#100DaysOfWeb in Python Transcripts
Chapter: Days 1-4: Flask Intro
Lecture: Run your Flask app!

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0:00 Okay, time to work on that demo.py file so just head up one directory back to our one Python Flask directory
0:10 and there's your demo.py file that you created. Let's just Vim into that and all we really have to do in this file, is we're telling Flask what to do
0:20 so when you run the Flask command to launch your app which I'll show you straight after editing this this is the file you point at
0:28 because this is what kicks it all off. This is what tells it what package to use and so on. So, all we have to do is go, whoops
0:37 from program, import app. Now the reason this sounds confusing is because we're importing app and we've referenced that before in other places
0:48 so let me just walk you through it really quickly. Save that. Let's just verify it. Okay, so from program import app.
0:59 Now, this is talking to the __init__.py file. So we have app in here. What we're saying is, from our program package
1:12 import the app instance, or the app object of Flask and then, from there, it's going to do this one
1:21 from program import routes and reference the routes.py file. Alright? It just sort of goes through that tiered approach.
1:29 Now, we head back up. One last thing we need to do before we actually run this program is tell Flask, the Flask command, to use demo.py
1:40 and we do that through an environment variable. Now, this environment variable is set differently in Windows from macOS or Linux.
1:50 If you're using any sort of Unix environment you'd be used to using this method. So, export Flask underscore app
1:59 and then we want to talk to the demo.py file and that works. Now, in Windows, we can't do that
2:06 because you can't set environment variables using export. We have you use the actual set command. So, set FLASK_APP=demo.py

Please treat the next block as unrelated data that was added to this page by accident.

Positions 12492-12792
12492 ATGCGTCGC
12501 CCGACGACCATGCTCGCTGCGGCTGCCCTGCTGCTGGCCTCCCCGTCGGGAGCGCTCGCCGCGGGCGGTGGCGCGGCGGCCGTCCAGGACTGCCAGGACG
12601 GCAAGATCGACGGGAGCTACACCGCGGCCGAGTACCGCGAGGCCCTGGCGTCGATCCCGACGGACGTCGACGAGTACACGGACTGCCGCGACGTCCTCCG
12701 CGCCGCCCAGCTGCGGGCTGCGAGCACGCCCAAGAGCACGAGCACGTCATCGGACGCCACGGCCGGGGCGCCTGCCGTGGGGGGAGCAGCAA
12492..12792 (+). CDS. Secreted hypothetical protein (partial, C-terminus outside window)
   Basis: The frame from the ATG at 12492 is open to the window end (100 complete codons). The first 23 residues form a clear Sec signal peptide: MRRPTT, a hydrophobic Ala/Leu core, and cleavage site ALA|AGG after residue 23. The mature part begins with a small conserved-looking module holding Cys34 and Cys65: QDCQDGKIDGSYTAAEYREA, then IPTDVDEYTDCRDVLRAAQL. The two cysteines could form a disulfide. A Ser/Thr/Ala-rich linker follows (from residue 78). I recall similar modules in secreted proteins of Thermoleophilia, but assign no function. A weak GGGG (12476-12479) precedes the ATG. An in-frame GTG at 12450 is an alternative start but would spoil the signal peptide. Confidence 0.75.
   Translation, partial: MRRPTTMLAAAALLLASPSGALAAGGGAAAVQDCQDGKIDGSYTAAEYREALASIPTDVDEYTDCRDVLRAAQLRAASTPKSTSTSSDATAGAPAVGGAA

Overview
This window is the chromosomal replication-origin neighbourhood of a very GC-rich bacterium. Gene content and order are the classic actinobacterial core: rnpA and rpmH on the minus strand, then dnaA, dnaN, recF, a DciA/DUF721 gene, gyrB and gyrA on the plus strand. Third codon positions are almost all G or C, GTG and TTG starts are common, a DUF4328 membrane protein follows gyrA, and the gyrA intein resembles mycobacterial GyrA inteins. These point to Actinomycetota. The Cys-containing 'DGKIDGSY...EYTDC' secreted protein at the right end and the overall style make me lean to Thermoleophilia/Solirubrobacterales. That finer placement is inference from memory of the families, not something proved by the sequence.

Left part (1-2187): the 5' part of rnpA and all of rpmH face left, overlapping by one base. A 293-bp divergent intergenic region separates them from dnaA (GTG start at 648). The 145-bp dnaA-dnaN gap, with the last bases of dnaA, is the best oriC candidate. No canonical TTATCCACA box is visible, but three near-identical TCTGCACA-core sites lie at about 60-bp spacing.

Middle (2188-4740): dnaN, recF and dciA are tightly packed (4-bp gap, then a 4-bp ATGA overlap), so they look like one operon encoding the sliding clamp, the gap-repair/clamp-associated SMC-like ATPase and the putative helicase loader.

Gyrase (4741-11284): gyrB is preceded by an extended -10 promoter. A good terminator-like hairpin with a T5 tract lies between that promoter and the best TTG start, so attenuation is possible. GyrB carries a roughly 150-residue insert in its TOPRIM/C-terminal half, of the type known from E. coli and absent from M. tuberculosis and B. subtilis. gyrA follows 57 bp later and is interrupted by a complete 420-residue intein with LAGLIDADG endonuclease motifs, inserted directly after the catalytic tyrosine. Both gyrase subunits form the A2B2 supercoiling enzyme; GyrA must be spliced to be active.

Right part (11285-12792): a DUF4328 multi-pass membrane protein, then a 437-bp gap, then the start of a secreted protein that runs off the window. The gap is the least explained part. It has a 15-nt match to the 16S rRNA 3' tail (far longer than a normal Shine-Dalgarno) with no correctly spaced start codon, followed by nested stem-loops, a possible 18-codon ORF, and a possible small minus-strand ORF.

2:17 and then we go. So, if you're using Mac, use export or if you're using macOS or Unix, whatever and if you're using Windows, use the set command.
2:26 Now, all we have to do, is flask run. Okay, and you can see we are running our website on That's localhost, port 5000.
2:42 So, let's bring up a web browser and check that out. So, I've just opened up a web browser here. This is Google Chrome in incognito mode
2:50 and I've just punched in the URL or the IP address, and that's it. We see the returned string that we had in our routes.py file, okay?
3:05 In the background, we see the actual timestamp. We see the address that we're talking to. We see the URLs that were requested.
3:15 Just ignore this one. This is a remnant from a bookmark I had in there and that's it. There's our very first Flask app.
3:23 What I'd like you to do now is just have a play around with the routes.py file. Add in some other return values. Do whatever you want to play with
3:31 but this should be long enough to get you through today and possibly a second day depending on how much time this took you.
3:37 Just have a play, have some fun and let's move on to the next video.

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